Childhood vaccines yes, but not at a cost

October 7, 2010
Researchers from the University of Alicante taking part in the European VACSATC project have studied mothers' and fathers' opinions on vaccinating their children in five countries. The results of the survey show that Spanish mothers are more resistant than those in other countries to the idea of paying for vaccines, while 20.9 percent expressed some concern about the safety of vaccines. Credit: SINC

Researchers from the University of Alicante (Spain) taking part in the European VACSATC project have studied mothers' and fathers' opinions on vaccinating their children in five countries. The results of the survey show that Spanish mothers are more resistant than those in other countries to the idea of paying for vaccines, while 20.9% expressed some concern about the safety of vaccines.

"Mothers in Spain are more concerned about vaccinating their children since the incident with the (HPV) vaccine", José Tuells, a researcher at the UA and a Spanish member of the European VACSATC project, which this study forms part of, tells SINC.

According to the study, which has been published in the journal Vaccine, 20.9% of the mothers surveyed in Spain have had some concern about the safety of vaccines, compared with just 8.1% in Switzerland and 4.1% in Norway.

Of the 6,611 surveys carried out in Spain, the United Kingdom, Poland, Norway and Sweden between May 2008 and December 2009, 913 were carried out in the form of face-to-face interviews with Spanish mothers of children aged between 0 and 3.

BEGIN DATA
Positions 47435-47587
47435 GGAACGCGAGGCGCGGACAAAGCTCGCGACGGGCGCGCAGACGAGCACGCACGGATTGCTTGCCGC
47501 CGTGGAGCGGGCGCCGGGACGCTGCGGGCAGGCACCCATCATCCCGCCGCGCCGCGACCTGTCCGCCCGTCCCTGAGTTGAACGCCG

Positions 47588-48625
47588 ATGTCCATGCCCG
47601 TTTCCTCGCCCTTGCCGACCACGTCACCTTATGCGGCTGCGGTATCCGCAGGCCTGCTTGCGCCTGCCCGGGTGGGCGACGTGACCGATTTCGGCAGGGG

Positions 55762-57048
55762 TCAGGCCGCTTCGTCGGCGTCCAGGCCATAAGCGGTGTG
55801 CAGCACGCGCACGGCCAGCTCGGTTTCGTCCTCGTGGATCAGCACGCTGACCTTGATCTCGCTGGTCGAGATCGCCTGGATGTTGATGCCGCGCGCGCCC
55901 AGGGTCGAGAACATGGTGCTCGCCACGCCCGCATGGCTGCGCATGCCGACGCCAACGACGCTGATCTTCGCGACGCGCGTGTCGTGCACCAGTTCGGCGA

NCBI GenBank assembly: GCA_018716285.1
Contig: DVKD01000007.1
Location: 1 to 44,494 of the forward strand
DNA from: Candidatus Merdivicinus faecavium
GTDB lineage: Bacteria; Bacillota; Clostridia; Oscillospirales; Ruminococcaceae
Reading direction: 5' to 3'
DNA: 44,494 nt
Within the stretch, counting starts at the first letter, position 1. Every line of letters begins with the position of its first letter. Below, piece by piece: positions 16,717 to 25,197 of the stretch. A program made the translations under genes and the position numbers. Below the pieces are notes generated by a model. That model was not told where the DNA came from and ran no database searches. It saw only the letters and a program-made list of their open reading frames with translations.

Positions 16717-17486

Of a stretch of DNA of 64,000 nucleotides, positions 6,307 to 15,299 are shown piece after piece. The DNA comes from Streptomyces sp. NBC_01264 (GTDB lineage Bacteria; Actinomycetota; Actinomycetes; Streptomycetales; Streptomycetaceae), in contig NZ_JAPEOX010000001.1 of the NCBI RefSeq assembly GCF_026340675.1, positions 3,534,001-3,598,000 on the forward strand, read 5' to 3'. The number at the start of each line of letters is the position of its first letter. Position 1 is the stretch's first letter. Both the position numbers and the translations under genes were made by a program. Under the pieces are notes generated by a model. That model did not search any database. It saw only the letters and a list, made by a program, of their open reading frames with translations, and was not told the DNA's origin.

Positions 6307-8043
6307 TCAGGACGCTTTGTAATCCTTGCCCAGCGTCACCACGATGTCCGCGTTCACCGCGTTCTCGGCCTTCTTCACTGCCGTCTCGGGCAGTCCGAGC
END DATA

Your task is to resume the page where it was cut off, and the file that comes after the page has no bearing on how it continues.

"We compared the sources that parents use to obtain their information about vaccines, and we asked them to evaluate which they felt to be the most reliable and their opinion about the role that vaccination plays, the safety of vaccines in their countries, and the diseases they consider to be most dangerous", Tuells explains.

Spain happiest with vaccination services

The results also show that Spain is the country where mothers have least concerns when it comes to vaccinating their children (11.9%). The Spanish were also seen to be most pleased with the vaccination services offered (90.8%).

When asked whether they would continue vaccinating their in the future, the agreement rate was high in all countries (more than 90%), except in the United Kingdom (80.9%). "This is due to the fact that in Britain people have been immersed in the polemic caused by the MMR vaccine – measles, mumps, rubella – for more than 10 years, and there is some rejection of this vaccine", the Spanish researcher says.

The best information comes from healthcare professionals

There is agreement in all the countries that healthcare professionals are the most trustworthy when it comes to sources of information about vaccines.

"The government and national public health institutes also showed up as important and reliable sources of information in Norway, Sweden and the United Kingdom", says Tuells. In Spain and Poland the media, family and friends were given as the second most commonly used and trustworthy information source.

The research group that Tuells leads at the UA is currently carrying out a research line called " acceptability" about the beliefs, attitudes and opinions of various social groups in relation to vaccines as a whole and certain specific ones, such as those for HPV, Swine Flu, Pneumococcal Meningitis and Rotavirus.

More information: Pawel Stefanoff, Svenn-Erik Mamelund, Mary Robinson, Eva Netterlid, Jose Tuells, Marianne A. Riise Bergsaker, Harald Heijbel, JoanneYarwood, "Tracking parental attitudes on vaccination across European countries: The Vaccine Safety, Attitudes, Training and Communication Project (VACSATC)", VACCINE 28 (35): 5731-5737, Aug 2010.

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